Articles Posted in Elder Law

Legal planning to ensure an elder can qualify for long-term care benefits for skilled nursing care while also passing assets to beneficiaries or preserving assets for their own use.

When adults think about the future, it can be difficult to envision where they will be living. For some, they assume they will be staying with a loved one, whereas others save so they can reside in an assisted living facility. There are many long-term care options for seniors as they age—but it may be difficult to discern the differences between these options. Below are explanations for some of the most common long-term care options that can help a person to determine the best choice for them depending on their needs.

Home Care

Home-based care allows individuals to stay at their home—or that of a loved one—and live as independently as possible. Home-based care primarily involves personal care, such as help taking medication, bathing, and daily activities. For the most part, family members, spouses, friends, and neighbors provide this care.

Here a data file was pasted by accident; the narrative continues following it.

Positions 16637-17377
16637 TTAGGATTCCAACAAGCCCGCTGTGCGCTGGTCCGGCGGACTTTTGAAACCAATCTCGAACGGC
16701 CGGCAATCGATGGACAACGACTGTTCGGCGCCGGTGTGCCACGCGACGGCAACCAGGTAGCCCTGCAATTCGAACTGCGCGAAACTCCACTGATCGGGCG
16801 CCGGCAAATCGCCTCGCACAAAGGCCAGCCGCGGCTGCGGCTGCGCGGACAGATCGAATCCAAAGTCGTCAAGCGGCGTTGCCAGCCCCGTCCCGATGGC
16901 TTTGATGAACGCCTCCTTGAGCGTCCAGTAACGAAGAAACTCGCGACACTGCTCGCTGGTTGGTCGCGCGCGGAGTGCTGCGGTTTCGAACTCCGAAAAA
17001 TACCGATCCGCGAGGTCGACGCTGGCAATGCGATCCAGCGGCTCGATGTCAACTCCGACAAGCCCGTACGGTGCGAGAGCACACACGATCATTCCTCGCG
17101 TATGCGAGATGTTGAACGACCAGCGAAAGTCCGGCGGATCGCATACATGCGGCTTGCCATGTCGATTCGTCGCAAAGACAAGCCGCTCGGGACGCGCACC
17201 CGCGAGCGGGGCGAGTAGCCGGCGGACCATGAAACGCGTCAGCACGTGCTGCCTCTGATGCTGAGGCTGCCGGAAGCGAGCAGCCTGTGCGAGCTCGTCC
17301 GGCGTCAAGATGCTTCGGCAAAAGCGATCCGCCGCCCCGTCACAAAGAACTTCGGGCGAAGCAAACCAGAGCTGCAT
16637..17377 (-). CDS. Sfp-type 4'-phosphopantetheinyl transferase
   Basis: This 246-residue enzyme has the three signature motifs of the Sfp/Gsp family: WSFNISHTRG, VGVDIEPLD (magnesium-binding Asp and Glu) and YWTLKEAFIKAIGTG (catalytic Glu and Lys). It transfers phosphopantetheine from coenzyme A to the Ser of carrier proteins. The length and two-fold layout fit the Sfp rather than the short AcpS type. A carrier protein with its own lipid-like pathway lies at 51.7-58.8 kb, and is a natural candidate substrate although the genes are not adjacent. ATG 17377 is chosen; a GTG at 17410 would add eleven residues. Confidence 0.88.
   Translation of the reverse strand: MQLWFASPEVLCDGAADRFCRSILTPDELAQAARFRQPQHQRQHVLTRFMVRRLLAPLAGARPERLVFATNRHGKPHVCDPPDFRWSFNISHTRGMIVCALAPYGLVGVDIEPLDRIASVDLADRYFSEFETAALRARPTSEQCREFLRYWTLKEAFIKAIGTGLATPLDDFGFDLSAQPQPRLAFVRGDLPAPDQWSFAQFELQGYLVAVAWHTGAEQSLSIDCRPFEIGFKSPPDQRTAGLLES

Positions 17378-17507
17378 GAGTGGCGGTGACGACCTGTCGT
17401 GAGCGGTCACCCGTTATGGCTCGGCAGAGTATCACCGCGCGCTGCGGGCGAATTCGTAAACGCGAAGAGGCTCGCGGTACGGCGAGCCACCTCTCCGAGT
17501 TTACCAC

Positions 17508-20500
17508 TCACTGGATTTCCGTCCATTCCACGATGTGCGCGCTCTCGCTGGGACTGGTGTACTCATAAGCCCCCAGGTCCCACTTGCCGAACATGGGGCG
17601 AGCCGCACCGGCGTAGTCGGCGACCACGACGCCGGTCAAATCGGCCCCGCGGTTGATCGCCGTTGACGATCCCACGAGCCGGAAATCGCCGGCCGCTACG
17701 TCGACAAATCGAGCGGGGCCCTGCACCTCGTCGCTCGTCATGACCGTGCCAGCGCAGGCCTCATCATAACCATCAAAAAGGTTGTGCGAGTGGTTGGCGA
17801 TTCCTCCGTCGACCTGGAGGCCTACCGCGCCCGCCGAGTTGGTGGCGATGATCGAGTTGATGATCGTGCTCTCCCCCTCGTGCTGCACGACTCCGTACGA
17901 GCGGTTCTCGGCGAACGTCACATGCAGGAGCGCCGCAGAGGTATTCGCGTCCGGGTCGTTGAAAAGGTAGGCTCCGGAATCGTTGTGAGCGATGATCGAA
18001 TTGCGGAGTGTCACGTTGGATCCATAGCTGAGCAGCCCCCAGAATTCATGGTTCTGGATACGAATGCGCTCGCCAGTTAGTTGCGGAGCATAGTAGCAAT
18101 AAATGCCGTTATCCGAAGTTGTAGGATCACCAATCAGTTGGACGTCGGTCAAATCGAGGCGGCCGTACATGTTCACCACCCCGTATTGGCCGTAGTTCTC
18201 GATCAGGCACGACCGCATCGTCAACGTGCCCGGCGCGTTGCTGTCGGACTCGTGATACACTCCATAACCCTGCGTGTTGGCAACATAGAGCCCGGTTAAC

While many people put off thinking about death, recent policy initiatives have made this not the case for many. With a dramatic increase of states considering right-to-die initiatives—that make it possible for terminally ill patients to use medicine to end their lives—strong opinions over the topic are rampant. Colorado passed The End-of-Life Options Act (the Act), providing terminally ill individuals with the right to use prescribed medication to end their lives. Although many individuals do not think about how this Act could impact estate planning matters, it does. There are critical estate planning measures individuals with terminal illnesses must take to aid their loved ones after their death.